McIntosh celebrates its 100th anniversary
Published: Sunday, April 7, 2013 at 6:01 a.m.
Last Modified: Thursday, April 4, 2013 at 6:44 p.m.
MCINTOSH — McIntosh is a town that time just may have forgotten.
McIntosh Centennial Celebration
When: 10 a.m.-4 p.m. Saturday
Where: Town of McIntosh, midway between Ocala and Gainesville on U.S. 441
Info: 591-1047, www.townofmcintosh.org
Except for its yellow blinker at U.S. 441 and Avenue G — the only electronic traffic-control device for miles — and some businesses along 441 built in the past few decades, McIntosh is much the same as it has been for, say, the last 100 years, only with more shade now.
The live oak trees lining narrow streets on either side of the central Van Ness Park are 100 years bigger today; not much sunlight streams through their canopy. Yet, what green-filtered gleam does sift through glimmers on central district homes, many built in the late 1800s before the Legislature decreed McIntosh a town. Since 1983, this 94-acre hamlet has been a National Historic District; 62 of the original 68 structures in the designation remain.
Among the building styles, according to the original historic district application, are “frame vernacular (Cracker) although the influence of the Gothic Revival, Queen Anne and Bungalow styles is evident.”
They're all part of the charm that is this burg midway between Ocala and Gainesville, a charm the 450 or so residents here honor on Saturday with McIntosh's Centennial Celebration. And they've extended an invitation to share their memories at the memorial beginning at 10 a.m.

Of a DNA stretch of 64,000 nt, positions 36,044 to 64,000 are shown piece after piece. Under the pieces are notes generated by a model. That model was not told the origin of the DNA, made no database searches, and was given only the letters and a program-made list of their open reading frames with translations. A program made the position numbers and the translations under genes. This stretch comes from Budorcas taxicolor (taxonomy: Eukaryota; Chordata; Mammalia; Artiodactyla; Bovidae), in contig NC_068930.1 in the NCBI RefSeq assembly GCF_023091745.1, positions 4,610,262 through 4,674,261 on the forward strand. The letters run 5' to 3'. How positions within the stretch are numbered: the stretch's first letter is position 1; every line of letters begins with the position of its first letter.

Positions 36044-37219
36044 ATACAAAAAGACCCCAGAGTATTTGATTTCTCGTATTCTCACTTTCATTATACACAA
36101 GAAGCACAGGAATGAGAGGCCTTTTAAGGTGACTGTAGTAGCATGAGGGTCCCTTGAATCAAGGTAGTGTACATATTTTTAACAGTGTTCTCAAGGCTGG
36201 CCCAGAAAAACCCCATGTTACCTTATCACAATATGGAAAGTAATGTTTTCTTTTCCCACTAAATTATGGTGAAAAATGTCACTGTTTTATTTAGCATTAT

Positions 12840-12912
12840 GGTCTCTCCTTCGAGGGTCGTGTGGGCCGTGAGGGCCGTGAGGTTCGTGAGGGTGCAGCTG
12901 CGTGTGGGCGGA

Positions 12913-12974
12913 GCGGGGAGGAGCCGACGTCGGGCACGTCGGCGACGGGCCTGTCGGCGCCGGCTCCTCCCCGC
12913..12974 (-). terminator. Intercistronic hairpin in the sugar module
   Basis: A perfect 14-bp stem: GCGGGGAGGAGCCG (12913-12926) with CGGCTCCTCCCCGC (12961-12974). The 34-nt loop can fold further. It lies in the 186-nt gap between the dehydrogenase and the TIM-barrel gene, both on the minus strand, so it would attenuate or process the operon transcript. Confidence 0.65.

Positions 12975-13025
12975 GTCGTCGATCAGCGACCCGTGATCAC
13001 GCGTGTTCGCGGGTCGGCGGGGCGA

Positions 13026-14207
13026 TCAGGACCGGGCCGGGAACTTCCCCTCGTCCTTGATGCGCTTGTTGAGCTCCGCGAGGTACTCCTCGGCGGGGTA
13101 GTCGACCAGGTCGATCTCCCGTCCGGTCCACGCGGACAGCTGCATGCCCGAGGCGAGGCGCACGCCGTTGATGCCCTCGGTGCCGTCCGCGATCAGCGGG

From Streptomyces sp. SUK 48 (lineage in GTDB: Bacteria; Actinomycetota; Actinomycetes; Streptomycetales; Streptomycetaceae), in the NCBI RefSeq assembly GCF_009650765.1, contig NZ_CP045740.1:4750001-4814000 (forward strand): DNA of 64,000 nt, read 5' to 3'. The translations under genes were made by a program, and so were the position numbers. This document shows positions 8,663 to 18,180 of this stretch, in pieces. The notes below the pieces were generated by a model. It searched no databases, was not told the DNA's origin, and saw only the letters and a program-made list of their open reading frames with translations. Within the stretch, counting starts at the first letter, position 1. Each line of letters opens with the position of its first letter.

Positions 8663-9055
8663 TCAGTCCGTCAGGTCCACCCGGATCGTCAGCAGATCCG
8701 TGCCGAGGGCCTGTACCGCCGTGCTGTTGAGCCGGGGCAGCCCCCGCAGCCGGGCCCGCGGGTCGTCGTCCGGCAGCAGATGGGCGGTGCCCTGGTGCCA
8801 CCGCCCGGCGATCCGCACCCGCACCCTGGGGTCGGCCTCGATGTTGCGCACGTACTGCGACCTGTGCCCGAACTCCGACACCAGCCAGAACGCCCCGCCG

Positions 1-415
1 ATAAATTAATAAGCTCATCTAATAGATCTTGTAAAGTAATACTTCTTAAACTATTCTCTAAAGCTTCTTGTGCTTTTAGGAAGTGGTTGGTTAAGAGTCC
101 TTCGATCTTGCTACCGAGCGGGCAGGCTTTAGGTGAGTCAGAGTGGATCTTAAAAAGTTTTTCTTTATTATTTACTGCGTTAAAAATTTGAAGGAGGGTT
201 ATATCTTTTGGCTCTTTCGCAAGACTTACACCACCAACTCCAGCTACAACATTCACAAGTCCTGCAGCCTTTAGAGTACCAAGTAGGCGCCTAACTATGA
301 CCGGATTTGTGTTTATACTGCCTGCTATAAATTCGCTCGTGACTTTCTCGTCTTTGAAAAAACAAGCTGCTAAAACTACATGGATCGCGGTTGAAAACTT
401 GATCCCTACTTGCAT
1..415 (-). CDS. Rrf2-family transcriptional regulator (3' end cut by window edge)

“I don't think it's going to be as big as the 1890's Festival,” said Marshall Roddy, owner of the McIntosh Village Antiques a few steps from the traffic blinker. “But certainly there are a lot of people in the area who are interested in us.”
Added Town Manager and Clerk Debbie Gonano, “It's a centennial, it happens only once every 100 years. We don't know what to expect.”
Not that it matters, really, whether a handful or an overwhelming crowd shows up. There'll be walking tours of homes and music most of the day.
Still, this is a day for residents and their friends to look back and remember what time has overlooked.
It sounds familiar
Most people hereabouts know of McIntosh either by driving through it on U.S. 441 or by its annual 1890's Festival in October, a day that marks the town's 19th century roots when the town was a powerhouse community in North Central Florida.
The daylong event has been known to draw 40,000 folks from all parts of the state as well as other states into the tiny confines of the town that ambles from the original banks of Orange Lake to up-the-hill on the west side of 441.